WED July 11, 2018 WED July 11, 2018
3:30 pm 3:30 pm
Salon Mont-Royal Salon Mont-Royal
Nina Biehal

Nina Biehal

Professor of Child & Family Social Work, University of York

Grande conférence / Keynote Session

Trajectoires de développement des enfants placés et adoptés via les services de protection de la jeunesse/ Pathways and outcomes for fostered and adopted children

Research in a number of countries has found that rates of psychosocial problems are higher for children placed in out of home care (‘in care’) compared to those for children in the general population. Such comparisons have often led policy-makers and professionals to conclude that placement in care is generally damaging for children. However, unlike children in the general population, the majority of children who come into care in England have experienced abuse and neglect and/or come from high risk family backgrounds often marked by parental substance misuse, mental health problems, domestic violence and other risks. Children placed in foster care care therefore differ in important ways from children in the wider population, so it is important to consider how far outcomes for these children are shaped by their pre-care experiences as well as by the experience of foster care. Equally, we cannot assume that the histories of children in foster care are necessarily comparable to those of adopted children, as their experience of pre-care adversity and their pathways into care may differ and these differences may contribute to differences in outcome between these two groups.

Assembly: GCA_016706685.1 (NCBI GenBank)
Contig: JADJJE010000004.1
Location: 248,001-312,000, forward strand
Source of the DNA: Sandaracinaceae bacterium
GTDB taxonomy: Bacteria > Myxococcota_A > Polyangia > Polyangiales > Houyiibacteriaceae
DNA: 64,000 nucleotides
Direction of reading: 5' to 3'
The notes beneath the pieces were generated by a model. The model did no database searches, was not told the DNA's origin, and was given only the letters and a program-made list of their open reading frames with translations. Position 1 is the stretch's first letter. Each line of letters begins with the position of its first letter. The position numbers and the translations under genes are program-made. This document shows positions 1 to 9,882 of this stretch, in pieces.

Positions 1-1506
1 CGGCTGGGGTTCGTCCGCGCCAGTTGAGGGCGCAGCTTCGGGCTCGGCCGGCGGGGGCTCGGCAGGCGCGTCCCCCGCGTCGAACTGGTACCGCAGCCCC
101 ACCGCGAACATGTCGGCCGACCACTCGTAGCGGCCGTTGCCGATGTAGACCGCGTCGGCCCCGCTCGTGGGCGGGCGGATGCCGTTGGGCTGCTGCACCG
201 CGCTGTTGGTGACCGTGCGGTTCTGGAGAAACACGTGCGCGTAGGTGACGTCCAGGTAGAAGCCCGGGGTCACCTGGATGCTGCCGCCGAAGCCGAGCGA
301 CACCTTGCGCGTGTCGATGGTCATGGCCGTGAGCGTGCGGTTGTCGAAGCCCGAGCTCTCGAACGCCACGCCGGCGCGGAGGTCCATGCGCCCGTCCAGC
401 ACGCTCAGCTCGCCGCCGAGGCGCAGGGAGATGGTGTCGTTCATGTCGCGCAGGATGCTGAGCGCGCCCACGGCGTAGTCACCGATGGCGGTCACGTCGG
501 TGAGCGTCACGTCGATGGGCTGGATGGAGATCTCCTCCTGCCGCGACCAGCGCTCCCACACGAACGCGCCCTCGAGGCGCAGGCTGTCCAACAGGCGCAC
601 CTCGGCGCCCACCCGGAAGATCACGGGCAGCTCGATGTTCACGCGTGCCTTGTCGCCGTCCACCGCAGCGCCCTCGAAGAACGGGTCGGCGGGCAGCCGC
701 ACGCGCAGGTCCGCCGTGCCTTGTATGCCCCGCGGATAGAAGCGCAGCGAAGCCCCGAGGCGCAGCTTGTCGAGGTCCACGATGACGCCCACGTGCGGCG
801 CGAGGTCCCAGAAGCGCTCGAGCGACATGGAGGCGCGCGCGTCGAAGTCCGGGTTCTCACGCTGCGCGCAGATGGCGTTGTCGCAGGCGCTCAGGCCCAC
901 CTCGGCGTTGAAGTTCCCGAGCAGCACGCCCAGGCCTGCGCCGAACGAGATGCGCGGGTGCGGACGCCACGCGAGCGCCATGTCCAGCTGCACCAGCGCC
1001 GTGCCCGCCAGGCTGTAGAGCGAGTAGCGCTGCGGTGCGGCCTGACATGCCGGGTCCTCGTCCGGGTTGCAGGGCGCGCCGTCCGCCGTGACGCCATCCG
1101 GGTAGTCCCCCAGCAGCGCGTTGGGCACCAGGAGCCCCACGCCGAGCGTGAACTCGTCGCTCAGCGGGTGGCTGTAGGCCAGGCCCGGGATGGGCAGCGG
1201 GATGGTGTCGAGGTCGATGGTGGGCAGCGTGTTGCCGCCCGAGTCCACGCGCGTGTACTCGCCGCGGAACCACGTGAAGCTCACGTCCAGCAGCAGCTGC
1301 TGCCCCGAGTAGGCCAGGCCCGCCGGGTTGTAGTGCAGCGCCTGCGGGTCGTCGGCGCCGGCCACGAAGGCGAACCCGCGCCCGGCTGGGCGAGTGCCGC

This presentation will draw on three studies of children involved with the child welfare system. The Outcomes of Care study compared outcomes for fostered children to those for maltreated children never placed in care and  the Belonging and Permanence and Permanently Progressing? studies both compared pathways and outcomes for fostered and adopted children. The presentation will first discuss the problem of selection bias in research on outcomes for fostered and adopted children and then explore the relationship between children’s pre-care histories and the risk that they will experience emotional and behavioural difficulties.